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Introduction of VOIP
DefinitionsInternet Telephony:" In the beginning, Internet telephony simply meant the technology and techniques to let you make voice phone calls local, long distance, and international over the Internet using your PCthe definition of Internet telephony is broadening day by day to include all forms of media (voice, video, image), and all forms of messaging and all variations of speed from real-time to time-delayed.
IP Telephony: As defined by Microsoft) IP Telephony is an emerging set of technologies that enables voice, data, and video collaboration over existing IP-based LANs, WANs and the Internet. Specifically, IP Telephony uses open IETF and ITU standards to move multimedia traffic over any network that uses IP (the Internet Protocol).
Voice over IP (VoIP): The technology used to transmit voice conversations over a data network using the Internet Protocol. Such data network may be the Internet or a corporate Intranet, or managed networks typically used by long and local service traditional providers and ISPs that use VoIP.
What is VOIP?VoIP is a term used in IP telephony to describe a set of facilities for managing the delivery of voice information using the Internet Protocol.
This means sending voice information in digital form in discrete packets rather than in the circuit committed protocols of the Public Switched Telephone Network (PSTN).
Understanding VOIPVoIP stands for Voice over the Internet Protocol and is also referred to as IP telephony. This technology enables users to :
Make calls by moving packets of information over the Internet using broadband network connection to make phone calls to other VoIP and regular phones users rather than traditional public switched telephony circuits also known as Public Switched Telephone Network (PSTN) or analog telephones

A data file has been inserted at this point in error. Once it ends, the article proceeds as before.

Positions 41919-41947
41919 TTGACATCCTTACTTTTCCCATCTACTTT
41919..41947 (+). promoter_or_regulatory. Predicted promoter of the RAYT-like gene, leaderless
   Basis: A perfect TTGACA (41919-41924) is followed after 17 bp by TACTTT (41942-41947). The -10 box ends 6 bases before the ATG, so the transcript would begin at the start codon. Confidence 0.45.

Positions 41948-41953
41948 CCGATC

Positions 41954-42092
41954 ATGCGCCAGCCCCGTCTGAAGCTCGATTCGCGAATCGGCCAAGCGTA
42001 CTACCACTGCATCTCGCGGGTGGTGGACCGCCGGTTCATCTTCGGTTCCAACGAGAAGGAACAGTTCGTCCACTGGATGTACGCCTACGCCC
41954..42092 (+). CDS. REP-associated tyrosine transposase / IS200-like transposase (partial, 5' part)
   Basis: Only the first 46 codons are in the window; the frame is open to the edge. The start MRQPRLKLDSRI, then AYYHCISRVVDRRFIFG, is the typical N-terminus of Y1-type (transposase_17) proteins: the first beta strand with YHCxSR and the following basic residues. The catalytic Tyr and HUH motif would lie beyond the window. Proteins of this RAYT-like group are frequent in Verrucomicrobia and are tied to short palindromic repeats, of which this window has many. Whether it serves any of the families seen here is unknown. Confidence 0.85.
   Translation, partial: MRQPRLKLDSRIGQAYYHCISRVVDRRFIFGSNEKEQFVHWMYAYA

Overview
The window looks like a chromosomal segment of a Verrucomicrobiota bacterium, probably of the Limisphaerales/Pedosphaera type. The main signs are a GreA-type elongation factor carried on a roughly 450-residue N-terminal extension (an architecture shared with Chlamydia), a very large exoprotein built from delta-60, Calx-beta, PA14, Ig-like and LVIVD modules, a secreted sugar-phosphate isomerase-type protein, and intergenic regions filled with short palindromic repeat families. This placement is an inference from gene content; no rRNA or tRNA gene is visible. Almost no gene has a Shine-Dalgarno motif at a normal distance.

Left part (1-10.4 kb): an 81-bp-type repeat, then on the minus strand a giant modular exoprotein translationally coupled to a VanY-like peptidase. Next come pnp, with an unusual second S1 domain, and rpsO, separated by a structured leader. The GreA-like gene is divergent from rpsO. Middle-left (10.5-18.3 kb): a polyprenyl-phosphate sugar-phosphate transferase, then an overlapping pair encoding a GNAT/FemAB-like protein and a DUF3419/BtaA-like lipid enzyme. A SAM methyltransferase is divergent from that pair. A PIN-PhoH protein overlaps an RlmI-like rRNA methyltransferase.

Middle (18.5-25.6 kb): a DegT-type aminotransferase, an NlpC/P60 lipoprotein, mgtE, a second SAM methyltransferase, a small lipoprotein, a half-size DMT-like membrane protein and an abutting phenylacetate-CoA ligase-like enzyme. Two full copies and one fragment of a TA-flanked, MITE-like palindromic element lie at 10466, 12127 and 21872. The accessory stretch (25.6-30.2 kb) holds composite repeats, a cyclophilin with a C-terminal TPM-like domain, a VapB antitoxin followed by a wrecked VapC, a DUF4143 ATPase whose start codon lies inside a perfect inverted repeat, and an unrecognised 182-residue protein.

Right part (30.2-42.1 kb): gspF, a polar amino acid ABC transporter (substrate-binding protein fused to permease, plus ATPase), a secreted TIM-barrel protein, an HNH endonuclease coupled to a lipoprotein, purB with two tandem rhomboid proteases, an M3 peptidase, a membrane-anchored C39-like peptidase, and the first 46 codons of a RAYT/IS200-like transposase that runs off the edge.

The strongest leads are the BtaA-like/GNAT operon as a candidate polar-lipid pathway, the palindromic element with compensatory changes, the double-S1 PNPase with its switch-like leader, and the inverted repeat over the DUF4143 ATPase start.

VOIP OverviewIP Telephony is a process that enables the transfer of voice data over a packet switched network as opposed to the traditional circuit switched network.
The transmission of voice packets over the Internet Protocol (IP) is known as VoIP and is implemented properly holds the promise of converged networks and unified communications.
VOIP NetworkMajor components of the VOIP network include:
Signaling Protocols and Standards: Initiate and control communications of voice, video, and data. - H.323: Network, platform, and application independent standard that allows interoperability between H.323-compliant devices. - SIP: Protocol that is based upon request-response or INVITE model. SIP is used to establish conferencing, telephony, multimedia, and other Internet communication sessions. SIP uses a media-description language, such as Hypertext Transfer Protocol (HTTP). Media Gateway: - Converts one media stream to another; for example, converts voice packets to analog. - Can interact with call controllers, proxies, and soft switches via proprietary or standard protocols such as SIP.
H.323 Gateway: - Transforms audio received from a telephone device or telecommunications system into a format that the data network can use. - Acts as a bridge to the IP network. - Generally has built-in intelligence to select the voice compression Codec's and adjust the protocols and timing between two dissimilar computer systems or voice over data networks.
Call Server: - Receives call setup request messages. - Determines the status of destination devices and checks the authorization of users to originate or receive calls. - Creates and sends the necessary messages to process the call requests.
Gatekeeper: - Provides call control, media access, and bandwidth management between endpoints. - Performs address translation, admissions control, bandwidth management, and zone control. - Coordinates access to other servers and manages call routing. - Receives requests from clients, determines the destination server that it needs to communicate with, and coordinates access with that server. - Maps destination telephone number to destination endpoint IP address. IP Terminals and Clients: - Include end points on the network, such as hard or soft telephones (portable or stationary) and wireless devices (802.11a and 802.11b). - Bring voice and data communications to the end user. A Call Server completes the call processing. IP Backbone Network: - Provides the universal communication language and foundation to allow dissimilar networks and equipment from a variety of vendors to interconnect.
H.323 Recommendation published by ITU Ties together a number of protocols to allow multimedia transmission through an unreliable packet-based network 1996: approved by ITU 2003: Version 5H.323 Architecture